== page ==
Steel plant integrated charcoal production from wood and kraft lignin – Feasible market conditions

Thomas Kohl, Mikko Helle, Carl Mikael Wiklund, Anssi Källi, Henrik Saxén, Mika Järvinen

Research output: Chapter in Book/Report/Conference proceedingConference contributionScientificpeer-review


Steel production generates approximately 7% of the global anthropogenic CO2 emissions. Due to the projected growth in demand, this figure can be expected to grow. As modern steel production has been optimized over the last decades close to its thermodynamical limit, further reduction of CO2 emission and energy demand by fine tuning are considered difficult. One option to reduce CO2 emissions is to partly replace fossil coal and coke with renewable biochar. As large amounts of biochar would be required, a potential source besides is lignin, a by-product of pulping and future lingo-cellulosic biorefineries. This study presents mass and energy balances of slow and fast pyrolysis of lignin and wood based on literature data and own experiments. The objective is to computationally evaluate the economic potential of integrating slow or fast pyrolysis process in a steel plant to replace part of the injected pulverized coal with biochar. Biochar produced via slow pyrolysis to be used as a reductant in a blast furnace seems to be the most beneficial pathway due to the high quality of the resulting charcoal, its process maturity and the lower investment cost of the slow pyrolysis unit.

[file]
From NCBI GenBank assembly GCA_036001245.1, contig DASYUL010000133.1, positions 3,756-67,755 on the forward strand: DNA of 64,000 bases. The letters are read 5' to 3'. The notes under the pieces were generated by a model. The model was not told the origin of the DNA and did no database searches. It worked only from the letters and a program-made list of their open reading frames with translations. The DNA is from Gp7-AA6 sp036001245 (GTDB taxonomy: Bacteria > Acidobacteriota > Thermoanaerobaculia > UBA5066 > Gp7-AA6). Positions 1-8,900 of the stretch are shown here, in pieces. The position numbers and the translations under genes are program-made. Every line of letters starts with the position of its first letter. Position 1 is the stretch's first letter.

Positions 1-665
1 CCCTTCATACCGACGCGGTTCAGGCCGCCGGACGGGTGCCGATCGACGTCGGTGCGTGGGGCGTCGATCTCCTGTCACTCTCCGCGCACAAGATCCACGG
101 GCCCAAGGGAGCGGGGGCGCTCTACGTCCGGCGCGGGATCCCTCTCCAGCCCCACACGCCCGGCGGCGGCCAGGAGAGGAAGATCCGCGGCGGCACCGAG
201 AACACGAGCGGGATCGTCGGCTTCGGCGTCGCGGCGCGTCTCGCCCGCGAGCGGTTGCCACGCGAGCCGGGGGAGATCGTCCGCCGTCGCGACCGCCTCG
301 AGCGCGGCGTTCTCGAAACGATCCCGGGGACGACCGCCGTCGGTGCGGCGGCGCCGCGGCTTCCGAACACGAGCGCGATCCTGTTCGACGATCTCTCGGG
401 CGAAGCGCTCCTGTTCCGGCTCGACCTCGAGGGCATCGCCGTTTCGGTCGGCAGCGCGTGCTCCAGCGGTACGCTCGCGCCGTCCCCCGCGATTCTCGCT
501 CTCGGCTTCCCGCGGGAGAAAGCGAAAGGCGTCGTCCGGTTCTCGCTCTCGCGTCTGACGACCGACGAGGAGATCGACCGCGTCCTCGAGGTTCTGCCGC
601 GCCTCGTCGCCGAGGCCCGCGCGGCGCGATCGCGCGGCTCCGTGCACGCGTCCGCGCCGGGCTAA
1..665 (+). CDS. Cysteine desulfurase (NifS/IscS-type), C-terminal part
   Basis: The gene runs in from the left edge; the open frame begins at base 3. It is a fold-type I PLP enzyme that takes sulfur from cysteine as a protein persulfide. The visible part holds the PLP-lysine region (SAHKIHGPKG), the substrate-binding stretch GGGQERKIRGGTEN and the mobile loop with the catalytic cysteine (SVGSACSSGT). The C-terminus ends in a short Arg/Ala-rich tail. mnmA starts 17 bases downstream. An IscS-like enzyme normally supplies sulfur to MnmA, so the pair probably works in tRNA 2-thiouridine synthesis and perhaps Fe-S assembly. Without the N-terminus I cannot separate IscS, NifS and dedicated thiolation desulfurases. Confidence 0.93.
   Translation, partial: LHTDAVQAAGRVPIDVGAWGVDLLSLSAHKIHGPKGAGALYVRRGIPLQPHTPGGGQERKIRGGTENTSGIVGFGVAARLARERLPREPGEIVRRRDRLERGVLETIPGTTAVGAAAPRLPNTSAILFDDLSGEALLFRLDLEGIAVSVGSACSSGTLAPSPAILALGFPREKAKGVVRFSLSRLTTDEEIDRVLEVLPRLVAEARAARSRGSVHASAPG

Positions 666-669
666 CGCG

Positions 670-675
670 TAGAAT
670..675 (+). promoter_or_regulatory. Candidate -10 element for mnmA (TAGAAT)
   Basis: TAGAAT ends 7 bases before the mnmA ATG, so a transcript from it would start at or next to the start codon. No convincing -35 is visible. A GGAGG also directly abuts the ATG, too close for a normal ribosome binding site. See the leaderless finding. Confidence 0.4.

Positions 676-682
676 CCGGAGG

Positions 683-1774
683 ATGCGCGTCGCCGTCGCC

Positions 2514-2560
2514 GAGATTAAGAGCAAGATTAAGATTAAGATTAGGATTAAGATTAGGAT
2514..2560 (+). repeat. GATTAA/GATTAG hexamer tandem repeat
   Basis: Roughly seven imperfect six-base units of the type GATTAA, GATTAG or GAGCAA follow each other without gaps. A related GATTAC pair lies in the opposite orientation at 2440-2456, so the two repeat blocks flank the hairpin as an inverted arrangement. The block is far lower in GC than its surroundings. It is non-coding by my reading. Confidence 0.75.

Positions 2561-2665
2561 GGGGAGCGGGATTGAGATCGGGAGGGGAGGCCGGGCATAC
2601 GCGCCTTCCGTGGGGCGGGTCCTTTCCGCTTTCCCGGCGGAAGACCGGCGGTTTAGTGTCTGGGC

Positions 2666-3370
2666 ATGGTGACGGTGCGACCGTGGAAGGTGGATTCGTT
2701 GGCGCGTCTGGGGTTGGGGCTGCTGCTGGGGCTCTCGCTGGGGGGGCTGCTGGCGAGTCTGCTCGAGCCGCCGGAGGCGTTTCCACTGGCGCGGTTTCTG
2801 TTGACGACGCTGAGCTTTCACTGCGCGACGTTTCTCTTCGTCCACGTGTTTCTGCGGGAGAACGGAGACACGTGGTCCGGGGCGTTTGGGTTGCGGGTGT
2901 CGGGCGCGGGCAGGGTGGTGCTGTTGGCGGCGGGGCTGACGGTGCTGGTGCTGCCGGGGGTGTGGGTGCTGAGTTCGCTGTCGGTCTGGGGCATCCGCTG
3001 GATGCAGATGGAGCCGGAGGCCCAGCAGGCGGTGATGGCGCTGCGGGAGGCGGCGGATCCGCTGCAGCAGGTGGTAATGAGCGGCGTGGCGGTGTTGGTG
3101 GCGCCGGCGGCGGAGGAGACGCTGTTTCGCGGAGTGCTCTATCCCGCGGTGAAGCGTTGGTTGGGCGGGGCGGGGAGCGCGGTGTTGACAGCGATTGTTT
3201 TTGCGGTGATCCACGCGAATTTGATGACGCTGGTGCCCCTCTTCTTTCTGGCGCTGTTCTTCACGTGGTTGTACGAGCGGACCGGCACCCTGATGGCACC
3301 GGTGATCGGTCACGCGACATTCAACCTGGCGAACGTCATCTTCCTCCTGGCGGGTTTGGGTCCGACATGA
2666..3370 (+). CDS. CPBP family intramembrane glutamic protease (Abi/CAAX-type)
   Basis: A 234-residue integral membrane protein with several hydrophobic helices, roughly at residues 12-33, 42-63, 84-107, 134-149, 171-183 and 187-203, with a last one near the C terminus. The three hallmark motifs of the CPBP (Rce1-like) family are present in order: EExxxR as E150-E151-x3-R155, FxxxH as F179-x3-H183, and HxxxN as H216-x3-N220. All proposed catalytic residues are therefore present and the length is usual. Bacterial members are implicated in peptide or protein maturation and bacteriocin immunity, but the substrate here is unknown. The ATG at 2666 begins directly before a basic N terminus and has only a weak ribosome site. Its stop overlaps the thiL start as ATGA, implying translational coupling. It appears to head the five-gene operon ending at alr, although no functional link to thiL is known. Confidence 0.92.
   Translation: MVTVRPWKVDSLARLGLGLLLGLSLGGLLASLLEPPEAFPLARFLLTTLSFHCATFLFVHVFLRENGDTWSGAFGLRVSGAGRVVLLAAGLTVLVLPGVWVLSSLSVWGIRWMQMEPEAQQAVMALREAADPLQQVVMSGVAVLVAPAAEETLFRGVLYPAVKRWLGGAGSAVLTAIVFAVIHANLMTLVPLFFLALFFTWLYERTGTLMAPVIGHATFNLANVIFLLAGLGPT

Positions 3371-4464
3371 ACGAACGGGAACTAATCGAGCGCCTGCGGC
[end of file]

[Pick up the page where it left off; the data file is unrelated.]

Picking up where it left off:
Original languageEnglish
Title of host publicationProceedings of the 3rd European Steel Technology and Application Days Conference, ESTAD 2017
PublisherSteel Institute VDEh
Number of pages10
ISBN (Electronic)978-3-200-05196-6
Publication statusPublished - 26 Jun 2017
MoE publication typeA4 Article in a conference publication
EventEuropean Steel Technology and Application Days - Vienna, Austria
Duration: 26 Sep 201729 Sep 2017
Conference number: 3


ConferenceEuropean Steel Technology and Application Days
Abbreviated titleESTAD


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